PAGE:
The ACT is one of two college admissions tests. Some students take both the ACT and SAT, while others choose one of the two. In the 2009-2010 school year, over 1.5 million students took the ACT, according to the National Center for Education Statistics. You don't have to have an ACT score to apply for college. You can take the SAT instead or, in some cases, you may be able to avoid standardized tests altogether.

SAT vs. ACT

The ACT exceeded the SAT in popularity in 2012, according to the College Board, but this doesn't mean you have to take the ACT to apply to college. The Princeton Review reports that colleges allow students to choose between the SAT and ACT, so if taking the ACT seems too stressful or if you've already taken the SAT and don't want to take another test, you can steer clear of the ACT without necessarily affecting your chances of getting into school.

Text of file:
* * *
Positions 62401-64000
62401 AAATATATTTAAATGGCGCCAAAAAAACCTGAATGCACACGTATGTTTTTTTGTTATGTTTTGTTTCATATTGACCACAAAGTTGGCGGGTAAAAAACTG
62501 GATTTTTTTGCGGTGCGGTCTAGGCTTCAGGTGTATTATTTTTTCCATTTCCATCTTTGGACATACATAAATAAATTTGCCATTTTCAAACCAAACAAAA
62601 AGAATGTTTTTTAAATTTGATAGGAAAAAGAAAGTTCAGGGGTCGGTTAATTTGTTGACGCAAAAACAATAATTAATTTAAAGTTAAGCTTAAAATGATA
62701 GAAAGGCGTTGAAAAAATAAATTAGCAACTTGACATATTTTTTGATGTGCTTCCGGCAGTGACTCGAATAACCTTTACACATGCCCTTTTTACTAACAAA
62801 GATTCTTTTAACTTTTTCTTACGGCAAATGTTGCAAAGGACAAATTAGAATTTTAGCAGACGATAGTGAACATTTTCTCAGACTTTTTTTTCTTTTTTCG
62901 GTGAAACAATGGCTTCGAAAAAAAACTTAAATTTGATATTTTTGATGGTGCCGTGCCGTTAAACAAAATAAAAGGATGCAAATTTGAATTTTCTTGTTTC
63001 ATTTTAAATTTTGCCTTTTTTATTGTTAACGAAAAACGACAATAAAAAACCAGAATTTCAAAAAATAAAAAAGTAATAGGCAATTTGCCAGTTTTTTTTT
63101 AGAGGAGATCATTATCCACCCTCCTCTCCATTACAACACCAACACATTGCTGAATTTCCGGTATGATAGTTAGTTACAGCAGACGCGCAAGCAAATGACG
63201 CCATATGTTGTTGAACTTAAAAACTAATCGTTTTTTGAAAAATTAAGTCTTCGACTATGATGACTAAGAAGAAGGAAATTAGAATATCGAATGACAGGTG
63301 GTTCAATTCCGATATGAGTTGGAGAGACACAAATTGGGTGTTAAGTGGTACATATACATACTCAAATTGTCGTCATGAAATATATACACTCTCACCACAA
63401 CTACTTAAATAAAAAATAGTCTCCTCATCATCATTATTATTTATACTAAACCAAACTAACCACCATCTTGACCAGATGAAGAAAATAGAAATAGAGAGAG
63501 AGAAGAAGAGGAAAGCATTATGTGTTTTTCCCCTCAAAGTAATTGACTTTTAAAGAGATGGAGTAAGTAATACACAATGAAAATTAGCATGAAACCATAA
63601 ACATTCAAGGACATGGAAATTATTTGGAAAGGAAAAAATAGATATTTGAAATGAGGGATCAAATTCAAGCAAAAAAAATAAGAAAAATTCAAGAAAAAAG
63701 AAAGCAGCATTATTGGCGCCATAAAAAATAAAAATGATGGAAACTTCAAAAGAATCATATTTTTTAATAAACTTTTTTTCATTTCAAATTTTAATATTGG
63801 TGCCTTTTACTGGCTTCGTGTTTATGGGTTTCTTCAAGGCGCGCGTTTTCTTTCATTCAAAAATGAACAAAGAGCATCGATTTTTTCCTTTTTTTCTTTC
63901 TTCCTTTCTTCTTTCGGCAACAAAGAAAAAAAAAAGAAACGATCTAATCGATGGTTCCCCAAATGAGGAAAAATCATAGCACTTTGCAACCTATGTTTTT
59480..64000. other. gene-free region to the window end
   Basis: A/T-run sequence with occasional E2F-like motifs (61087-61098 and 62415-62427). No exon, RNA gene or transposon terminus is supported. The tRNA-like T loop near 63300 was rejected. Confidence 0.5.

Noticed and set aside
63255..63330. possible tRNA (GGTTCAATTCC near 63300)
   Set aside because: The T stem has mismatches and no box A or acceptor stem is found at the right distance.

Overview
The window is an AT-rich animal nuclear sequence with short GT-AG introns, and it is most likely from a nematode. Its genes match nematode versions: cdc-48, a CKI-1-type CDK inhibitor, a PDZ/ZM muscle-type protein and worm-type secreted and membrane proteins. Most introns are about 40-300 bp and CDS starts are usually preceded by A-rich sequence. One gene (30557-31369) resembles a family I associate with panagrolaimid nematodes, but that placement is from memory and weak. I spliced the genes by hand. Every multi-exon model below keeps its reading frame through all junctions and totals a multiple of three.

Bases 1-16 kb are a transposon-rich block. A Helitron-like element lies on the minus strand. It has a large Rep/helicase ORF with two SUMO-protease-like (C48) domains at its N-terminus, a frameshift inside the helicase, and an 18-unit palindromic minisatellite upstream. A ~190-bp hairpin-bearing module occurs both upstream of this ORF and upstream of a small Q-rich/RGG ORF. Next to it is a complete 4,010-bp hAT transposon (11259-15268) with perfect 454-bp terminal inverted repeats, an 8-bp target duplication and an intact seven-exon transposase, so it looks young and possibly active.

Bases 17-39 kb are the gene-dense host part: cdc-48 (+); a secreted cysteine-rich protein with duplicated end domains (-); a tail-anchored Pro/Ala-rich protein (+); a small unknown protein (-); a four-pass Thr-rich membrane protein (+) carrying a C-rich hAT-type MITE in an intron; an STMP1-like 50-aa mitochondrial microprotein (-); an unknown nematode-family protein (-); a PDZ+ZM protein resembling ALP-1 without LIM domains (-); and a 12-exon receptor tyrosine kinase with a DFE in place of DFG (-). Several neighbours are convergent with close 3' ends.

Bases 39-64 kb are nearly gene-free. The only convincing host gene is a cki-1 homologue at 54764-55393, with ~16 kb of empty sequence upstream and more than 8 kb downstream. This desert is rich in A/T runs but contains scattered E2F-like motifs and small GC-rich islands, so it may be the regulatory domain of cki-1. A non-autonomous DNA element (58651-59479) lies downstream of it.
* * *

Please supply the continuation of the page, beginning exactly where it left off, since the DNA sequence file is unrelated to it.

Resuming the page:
Avoiding the Test

The National Center for Fair and Open Testing reports that 800 colleges now allow students to attend college without taking standardized tests. These schools include well-known colleges such as American University, Columbia College, George Mason University and Saint Lawrence University. If you're already enrolled in college and planning to transfer, your new school might not ask for standardized test scores if you've already completed your first year of school.

Test Benefits

It might seem like a hassle to take the ACT, but some students do better on this test than on the SAT. Unlike the SAT, the ACT has a science section. The test is designed to be an achievement test rather than an aptitude test like the SAT, which means that students who have excelled in high school are particularly likely to do well. Similarly, if you have low SAT scores, you might get a higher score on the ACT, boosting your chances of getting into college.

How to Decide

If you haven't taken any standardized tests, you'll need to consider whether the college you're interested in will admit you without taking the ACT or SAT. Students who have stellar grades and outstanding college recommendations might not need standardized test scores to boost their college admission chances. If you've already taken the SAT, look at your scores. If they're good enough to get you into the school of your choice, taking the ACT could be little more than a source of stress.